Large-Scale Decentralized Storage Systems for Volunter Computing Systems – Pilot

Well, I would like to write something about our Decentralized System (DS) project and what we are going to do in this project. Since it is the first post about the big picture of our DS project in this blog, I named it “Pilot” :p. Our group is G007, which consists of Julia, Diego, Enkhjin and myself.

After two weeks of paper reading and some brainstorming sessions, we are proposing these following directions for our project, Large-Scale Decentralized Storage Systems for Volunter Computing Systems.

Background Information

First of all, we would like to discuss about Volunter Computing (VC) Systems. So what is VC? Well, I’ve explained it before in my previous post. But here, we would like to re-highlight its characteristics, which are:

  1. VC consists of group of computing resources, and each node in VC voluntary shares its resources (CPUs or storage) to achieve common goals (such as analyzing radio telescope data to find extraterrestrial intelligence). Usually the type of task that executed in VC belongs to Embarrassingly parallel category, which can be easily divided into independent parallel task.
  2. The participating nodes are not able to continuously connected or available to the system.
  3. This kind of system is built on trust between nodes.
  4. It is highly dynamic, which means it has no guarantee how many participating machines will be available at given time or how long a given resource will be available in the system.
  5. Participating nodes are given some incentives. And the type of incentives really depend on the participating nodes, some participants enjoy seeing application graphics, either in a window or as a screensaver. Others are motivated by competition with respect to computer speed and donated CPU time.

Nowadays, storage in VC is centralized. The participating nodes fetch the data from the central storage server or the centralized controllers send the data to the participating nodes. This characteristic reduces the scalability of VC since there may be bottleneck on the storage server bandwidth and processing power.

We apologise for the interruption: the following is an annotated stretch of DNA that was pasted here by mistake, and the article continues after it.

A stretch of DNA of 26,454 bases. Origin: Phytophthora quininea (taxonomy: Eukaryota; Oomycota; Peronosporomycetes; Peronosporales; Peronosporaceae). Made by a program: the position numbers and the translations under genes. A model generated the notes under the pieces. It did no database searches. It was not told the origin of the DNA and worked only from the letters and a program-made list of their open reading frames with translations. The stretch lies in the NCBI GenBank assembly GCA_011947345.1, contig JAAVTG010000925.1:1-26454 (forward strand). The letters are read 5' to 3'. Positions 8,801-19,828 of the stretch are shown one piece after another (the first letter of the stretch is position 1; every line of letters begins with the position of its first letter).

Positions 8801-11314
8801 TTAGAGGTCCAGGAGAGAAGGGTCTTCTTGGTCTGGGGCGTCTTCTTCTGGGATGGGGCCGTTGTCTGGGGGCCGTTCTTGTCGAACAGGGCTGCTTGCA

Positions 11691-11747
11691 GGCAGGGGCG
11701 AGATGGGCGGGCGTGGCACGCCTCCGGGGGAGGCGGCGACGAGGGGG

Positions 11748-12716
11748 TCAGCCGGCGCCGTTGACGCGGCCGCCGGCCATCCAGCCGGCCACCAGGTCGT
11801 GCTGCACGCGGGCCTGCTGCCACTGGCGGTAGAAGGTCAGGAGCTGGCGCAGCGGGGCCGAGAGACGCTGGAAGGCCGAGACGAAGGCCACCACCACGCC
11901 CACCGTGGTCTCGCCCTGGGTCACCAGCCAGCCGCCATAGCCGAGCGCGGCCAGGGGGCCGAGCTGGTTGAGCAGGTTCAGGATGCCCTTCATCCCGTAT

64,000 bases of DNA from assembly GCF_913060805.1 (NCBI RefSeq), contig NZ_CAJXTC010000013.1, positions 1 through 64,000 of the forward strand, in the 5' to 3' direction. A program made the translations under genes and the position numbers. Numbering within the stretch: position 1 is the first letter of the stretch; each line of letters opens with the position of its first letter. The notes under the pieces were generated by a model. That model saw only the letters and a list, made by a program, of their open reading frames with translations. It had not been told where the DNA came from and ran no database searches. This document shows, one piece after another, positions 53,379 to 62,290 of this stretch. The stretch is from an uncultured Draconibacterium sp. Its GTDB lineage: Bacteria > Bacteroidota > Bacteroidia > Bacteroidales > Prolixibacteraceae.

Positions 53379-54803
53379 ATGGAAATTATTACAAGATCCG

Volunteer Computing Architecture
Storage in VC is centralized and may introduce bottleneck

Now, comes the second element of this project, which is Distributed Storage System (DSS). For the definition, well, it is rather self-explained. It is storage system that distributed among networks of computer. The main points of these kind of systems are no single point of failure and scalability while maintaining data availability and integrity. Example of these systems are Cassandra (used by Facebook), Voldemort (used by LinkedIn). Both of these example are using dedicated storage resources. Another type of this system is based on Peer-to-Peer technologies as presented in these following survey paper, titled “A Survey of Peer to Peer Storage Techniques for Distributed File Systems”. Peer-to-Peer technology means the later they do not really needs dedicated resources and expected to have high scalability.

The Challenges and Proposal

Centralized storage system in Volunteer Computing reduces the scalability of VC and introduces bottleneck on the storage server bandwidth and computing power. And until now, Distributed Storage System for VC is not really exist yet, although research in DSS is abundance and more hardware capability to perform storage function.

Therefore, having DSS as replacement of centralized storage server in VC can improve the scalability and remove the bottleneck on the storage system. This concept is depicted in figure below

DSS for VC high level architecture
DSS for VC high level architecture

The Project Objectives

Given the above challenges and proposal, we would like to perform a survey based on several metrics (such as Availability, Reliability, and Security) that important for Volunter Computing. Then, if the time permits, we will perform performance analysis of best DSS implementation based on our metrics. We plan to use one of the available DSS implementation, and observe its performance using distributed system testbed such as PlanetLab.

Work Done

Until last week of March, we have read many papers. I will update this blog with summary of what we have reading, or update this post with the appropriate link (since some of the group members posted the review in their blog or Google Docs). Other than summary, currently we also constructing a spreadsheet that define the characteristics of DSS that we reviewed. The characteristics includes our observation about their suitability for Volunteer Computing. I will share the link once the spreadsheet is finished.

DSS that has been reviewed (will be updated along the way):

  1. Squirrel
  2. Storage@Home
  3. P2PTuple (scroll to the middle of the post)
  4. Farsite, another review is here
  5. Ivy (scroll to the middle or use control F)
  6. Cassandra(scroll to the middle or use control F)
  7. Glacier
  8. TFS
  9. Pastis
  10. PAST
  11. Dynamo
  12. Riak
  13. OceanStore
  14. Wuala
  15. TotalRecall
  16. Voldemort
  17. Attic
  18. Kademlia (Overnet backbone)

The slides that used for our project presentation can be found here:

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